A worker trying to make a downer cow stand up was the most shocking image aired on the MBC investigative news program PD Notebook. That particular episode helped to throw Korea into chaos last year. Though the footage was part of a video made by a U.S. animal protection group to report animal abuse, the program used it to describe a mad cow, triggering candlelight vigil protests against U.S. beef imports. The producers of the MBC program said it was a simple mistake by the host, but the footage had a huge effect.
There are around 50 reasons cows fall down. When people cannot stand upright, they might be suffering from a fracture, arthritis or brain disease. So do cows. If a cow stretches its hind leg out before it, it may have a hip dislocation, and if it crouches, obturator nerve paralysis. The general cause of downer cows is lack of calcium. Since cows produce milk and give birth several times, they are prone to becoming downer cows due to lack of calcium. Among cows older than 12 months, 1.1 percent can be downer cows.
Forty-one downer cows have been consumed in Korea since June last year. The PD Notebook episode aired in April last year implied that the 41 downer cows were mad cows. Claiming that downer cows are BSE-infected cows is no different to diagnosing people who fall down due to a variant of Creutzfeldt-Jakob (vCJD) disease, which is a human version of mad cow disease. This does not mean that downers are safe to eat. They may have caught brucellosis, a disease that strikes both humans and animals. Falling down is a common symptom of BSE-infected cows. Under no circumstances should the meat of a cow that fell down without a clear reason go on a dinner table.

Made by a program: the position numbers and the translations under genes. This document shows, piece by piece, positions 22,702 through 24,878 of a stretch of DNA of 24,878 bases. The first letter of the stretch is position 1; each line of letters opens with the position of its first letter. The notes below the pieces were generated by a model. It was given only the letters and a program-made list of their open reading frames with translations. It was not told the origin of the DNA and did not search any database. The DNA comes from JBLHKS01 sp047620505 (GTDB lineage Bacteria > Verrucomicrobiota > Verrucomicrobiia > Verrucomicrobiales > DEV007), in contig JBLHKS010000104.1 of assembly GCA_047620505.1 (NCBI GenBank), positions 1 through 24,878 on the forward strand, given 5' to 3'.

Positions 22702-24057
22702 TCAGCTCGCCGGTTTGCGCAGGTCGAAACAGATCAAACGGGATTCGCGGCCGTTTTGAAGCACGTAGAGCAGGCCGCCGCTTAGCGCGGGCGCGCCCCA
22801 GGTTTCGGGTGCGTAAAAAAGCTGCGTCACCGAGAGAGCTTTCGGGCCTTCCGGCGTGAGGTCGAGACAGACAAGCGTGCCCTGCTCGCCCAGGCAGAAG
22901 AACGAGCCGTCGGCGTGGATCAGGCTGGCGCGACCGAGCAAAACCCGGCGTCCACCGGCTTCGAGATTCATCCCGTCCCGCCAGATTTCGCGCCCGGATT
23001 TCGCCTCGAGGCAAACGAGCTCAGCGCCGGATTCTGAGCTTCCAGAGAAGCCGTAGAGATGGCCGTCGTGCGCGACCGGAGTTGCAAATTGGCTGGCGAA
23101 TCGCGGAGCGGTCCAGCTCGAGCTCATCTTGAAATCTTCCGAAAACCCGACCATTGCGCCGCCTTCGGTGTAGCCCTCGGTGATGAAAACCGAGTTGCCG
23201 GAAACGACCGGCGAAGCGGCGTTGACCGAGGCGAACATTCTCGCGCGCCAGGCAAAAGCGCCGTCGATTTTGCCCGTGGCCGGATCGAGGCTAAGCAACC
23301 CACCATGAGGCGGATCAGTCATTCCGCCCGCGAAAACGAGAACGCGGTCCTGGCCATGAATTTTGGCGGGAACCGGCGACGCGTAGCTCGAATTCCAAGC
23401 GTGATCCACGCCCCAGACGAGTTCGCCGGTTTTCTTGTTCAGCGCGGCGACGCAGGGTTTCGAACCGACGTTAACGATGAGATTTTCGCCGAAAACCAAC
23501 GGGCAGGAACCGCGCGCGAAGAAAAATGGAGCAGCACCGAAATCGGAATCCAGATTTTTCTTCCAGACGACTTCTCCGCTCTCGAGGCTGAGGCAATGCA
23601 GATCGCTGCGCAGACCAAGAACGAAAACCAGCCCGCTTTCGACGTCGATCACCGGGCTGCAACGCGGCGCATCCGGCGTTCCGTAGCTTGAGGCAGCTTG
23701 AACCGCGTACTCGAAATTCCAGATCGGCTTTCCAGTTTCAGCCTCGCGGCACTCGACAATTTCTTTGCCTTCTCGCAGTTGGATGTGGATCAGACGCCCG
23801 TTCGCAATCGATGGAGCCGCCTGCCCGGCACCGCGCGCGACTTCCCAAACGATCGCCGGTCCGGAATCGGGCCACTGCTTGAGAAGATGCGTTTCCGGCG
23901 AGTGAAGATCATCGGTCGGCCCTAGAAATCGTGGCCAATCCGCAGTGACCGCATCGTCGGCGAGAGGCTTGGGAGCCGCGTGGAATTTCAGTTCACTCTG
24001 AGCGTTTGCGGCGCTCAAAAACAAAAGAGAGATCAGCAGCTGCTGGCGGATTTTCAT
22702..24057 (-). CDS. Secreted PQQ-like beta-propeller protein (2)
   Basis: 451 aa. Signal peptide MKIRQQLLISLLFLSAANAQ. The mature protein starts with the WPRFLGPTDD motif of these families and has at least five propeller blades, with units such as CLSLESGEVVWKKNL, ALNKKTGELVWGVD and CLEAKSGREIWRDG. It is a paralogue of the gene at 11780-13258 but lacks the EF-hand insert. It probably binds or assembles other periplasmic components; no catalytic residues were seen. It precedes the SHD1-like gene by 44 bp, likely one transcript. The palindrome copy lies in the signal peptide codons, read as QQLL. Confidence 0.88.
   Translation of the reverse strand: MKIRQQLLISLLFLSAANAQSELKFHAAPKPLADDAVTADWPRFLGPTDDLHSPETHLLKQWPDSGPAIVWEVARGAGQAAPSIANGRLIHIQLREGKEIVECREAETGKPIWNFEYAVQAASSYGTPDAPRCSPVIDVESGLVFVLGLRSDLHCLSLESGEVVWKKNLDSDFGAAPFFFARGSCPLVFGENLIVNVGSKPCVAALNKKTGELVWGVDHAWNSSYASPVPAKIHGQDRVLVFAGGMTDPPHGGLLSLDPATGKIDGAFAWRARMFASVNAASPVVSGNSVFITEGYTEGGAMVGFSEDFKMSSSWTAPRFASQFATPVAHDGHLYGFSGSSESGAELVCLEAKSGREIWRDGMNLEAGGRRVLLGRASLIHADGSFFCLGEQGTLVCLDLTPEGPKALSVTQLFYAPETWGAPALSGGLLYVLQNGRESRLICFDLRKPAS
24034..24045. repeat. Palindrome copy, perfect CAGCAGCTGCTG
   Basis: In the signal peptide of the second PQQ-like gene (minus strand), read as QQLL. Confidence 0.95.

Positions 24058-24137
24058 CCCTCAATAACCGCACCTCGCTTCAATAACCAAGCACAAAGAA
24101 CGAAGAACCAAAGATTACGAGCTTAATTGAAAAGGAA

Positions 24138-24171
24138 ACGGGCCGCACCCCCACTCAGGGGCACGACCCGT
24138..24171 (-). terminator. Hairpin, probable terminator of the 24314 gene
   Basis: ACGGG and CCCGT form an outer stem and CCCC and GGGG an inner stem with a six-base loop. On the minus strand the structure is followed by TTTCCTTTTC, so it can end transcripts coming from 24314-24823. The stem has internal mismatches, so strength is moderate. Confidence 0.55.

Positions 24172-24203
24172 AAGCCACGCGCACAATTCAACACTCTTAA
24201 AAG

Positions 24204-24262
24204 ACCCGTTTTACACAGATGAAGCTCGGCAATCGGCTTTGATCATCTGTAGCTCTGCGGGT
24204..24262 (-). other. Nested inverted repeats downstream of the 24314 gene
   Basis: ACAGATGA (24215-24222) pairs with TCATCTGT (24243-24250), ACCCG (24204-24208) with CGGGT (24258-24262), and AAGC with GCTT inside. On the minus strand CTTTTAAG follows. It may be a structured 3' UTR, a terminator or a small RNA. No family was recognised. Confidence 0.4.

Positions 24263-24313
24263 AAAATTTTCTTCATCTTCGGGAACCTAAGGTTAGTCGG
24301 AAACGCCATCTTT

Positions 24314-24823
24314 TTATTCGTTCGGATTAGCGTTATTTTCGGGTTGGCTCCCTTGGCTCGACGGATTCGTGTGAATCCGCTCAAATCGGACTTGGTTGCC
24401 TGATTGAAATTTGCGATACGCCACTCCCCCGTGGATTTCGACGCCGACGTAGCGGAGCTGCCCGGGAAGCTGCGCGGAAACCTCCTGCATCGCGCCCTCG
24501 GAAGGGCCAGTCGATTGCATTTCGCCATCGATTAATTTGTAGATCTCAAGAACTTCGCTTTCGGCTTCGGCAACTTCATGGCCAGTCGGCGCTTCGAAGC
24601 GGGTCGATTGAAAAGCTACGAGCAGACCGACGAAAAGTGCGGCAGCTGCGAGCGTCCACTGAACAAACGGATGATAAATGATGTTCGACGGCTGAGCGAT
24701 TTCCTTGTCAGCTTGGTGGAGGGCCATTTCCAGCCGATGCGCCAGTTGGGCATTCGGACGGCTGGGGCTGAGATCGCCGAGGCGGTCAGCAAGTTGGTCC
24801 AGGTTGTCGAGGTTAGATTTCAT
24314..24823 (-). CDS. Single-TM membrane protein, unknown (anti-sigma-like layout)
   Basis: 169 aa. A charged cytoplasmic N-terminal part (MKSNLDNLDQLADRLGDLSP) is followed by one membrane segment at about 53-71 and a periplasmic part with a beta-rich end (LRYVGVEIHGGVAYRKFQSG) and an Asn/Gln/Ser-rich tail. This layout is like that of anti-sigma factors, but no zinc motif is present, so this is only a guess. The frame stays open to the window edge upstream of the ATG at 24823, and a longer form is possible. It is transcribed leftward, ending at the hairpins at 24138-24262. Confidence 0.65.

Unscrupulous merchants bought downer cows from beef farmers from all over the country at bargain prices, put the brucellosis test results of other cows on them, and slaughtered and sold them on the market. Food tampering is a problem but a weak management system is another. There are also loopholes in the system. Cows that fall down due to injury, hard labor, parturient paresis and acute bloating are allowed to be slaughtered at a farm under the presence of a veterinarian, not at a slaughterhouse. Given the commotion over the U.S. beef imports last year, Koreans are sure to be emotional.
Editorial Writer Chung Sung-hee (firstname.lastname@example.org)